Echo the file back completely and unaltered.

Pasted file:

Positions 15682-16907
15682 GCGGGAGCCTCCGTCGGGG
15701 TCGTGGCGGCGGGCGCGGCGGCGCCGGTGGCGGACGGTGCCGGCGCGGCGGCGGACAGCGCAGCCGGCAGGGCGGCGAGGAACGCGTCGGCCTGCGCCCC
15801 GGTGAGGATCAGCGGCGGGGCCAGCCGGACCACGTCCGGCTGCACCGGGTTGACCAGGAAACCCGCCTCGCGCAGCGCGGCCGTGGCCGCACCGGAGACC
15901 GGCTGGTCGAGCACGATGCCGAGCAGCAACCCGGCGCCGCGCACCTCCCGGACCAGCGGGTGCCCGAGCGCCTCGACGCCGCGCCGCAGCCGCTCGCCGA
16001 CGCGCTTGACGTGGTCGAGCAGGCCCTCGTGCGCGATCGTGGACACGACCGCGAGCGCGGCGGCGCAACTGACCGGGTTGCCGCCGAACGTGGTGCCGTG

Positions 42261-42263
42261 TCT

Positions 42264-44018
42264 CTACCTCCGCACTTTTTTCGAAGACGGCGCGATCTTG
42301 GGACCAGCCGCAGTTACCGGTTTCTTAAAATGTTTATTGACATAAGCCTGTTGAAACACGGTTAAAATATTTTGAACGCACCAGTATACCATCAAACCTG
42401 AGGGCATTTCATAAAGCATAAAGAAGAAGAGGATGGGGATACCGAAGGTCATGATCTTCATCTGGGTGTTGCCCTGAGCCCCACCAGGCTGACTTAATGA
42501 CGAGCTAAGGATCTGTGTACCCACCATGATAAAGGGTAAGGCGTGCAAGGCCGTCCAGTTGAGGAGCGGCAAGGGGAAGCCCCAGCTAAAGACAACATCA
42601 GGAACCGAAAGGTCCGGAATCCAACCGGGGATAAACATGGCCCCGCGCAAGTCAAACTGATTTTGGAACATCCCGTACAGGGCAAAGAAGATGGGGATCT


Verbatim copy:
Positions 15682-16907
15682 GCGGGAGCCTCCGTCGGGG
15701 TCGTGGCGGCGGGCGCGGCGGCGCCGGTGGCGGACGGTGCCGGCGCGGCGGCGGACAGCGCAGCCGGCAGGGCGGCGAGGAACGCGTCGGCCTGCGCCCC
15801 GGTGAGGATCAGCGGCGGGGCCAGCCGGACCACGTCCGGCTGCACCGGGTTGACCAGGAAACCCGCCTCGCGCAGCGCGGCCGTGGCCGCACCGGAGACC
15901 GGCTGGTCGAGCACGATGCCGAGCAGCAACCCGGCGCCGCGCACCTCCCGGACCAGCGGGTGCCCGAGCGCCTCGACGCCGCGCCGCAGCCGCTCGCCGA
16001 CGCGCTTGACGTGGTCGAGCAGGCCCTCGTGCGCGATCGTGGACACGACCGCGAGCGCGGCGGCGCAACTGACCGGGTTGCCGCCGAACGTGGTGCCGTG

Positions 42261-42263
42261 TCT

Positions 42264-44018
42264 CTACCTCCGCACTTTTTTCGAAGACGGCGCGATCTTG
42301 GGACCAGCCGCAGTTACCGGTTTCTTAAAATGTTTATTGACATAAGCCTGTTGAAACACGGTTAAAATATTTTGAACGCACCAGTATACCATCAAACCTG
42401 AGGGCATTTCATAAAGCATAAAGAAGAAGAGGATGGGGATACCGAAGGTCATGATCTTCATCTGGGTGTTGCCCTGAGCCCCACCAGGCTGACTTAATGA
42501 CGAGCTAAGGATCTGTGTACCCACCATGATAAAGGGTAAGGCGTGCAAGGCCGTCCAGTTGAGGAGCGGCAAGGGGAAGCCCCAGCTAAAGACAACATCA
42601 GGAACCGAAAGGTCCGGAATCCAACCGGGGATAAACATGGCCCCGCGCAAGTCAAACTGATTTTGGAACATCCCGTACAGGGCAAAGAAGATGGGGATCT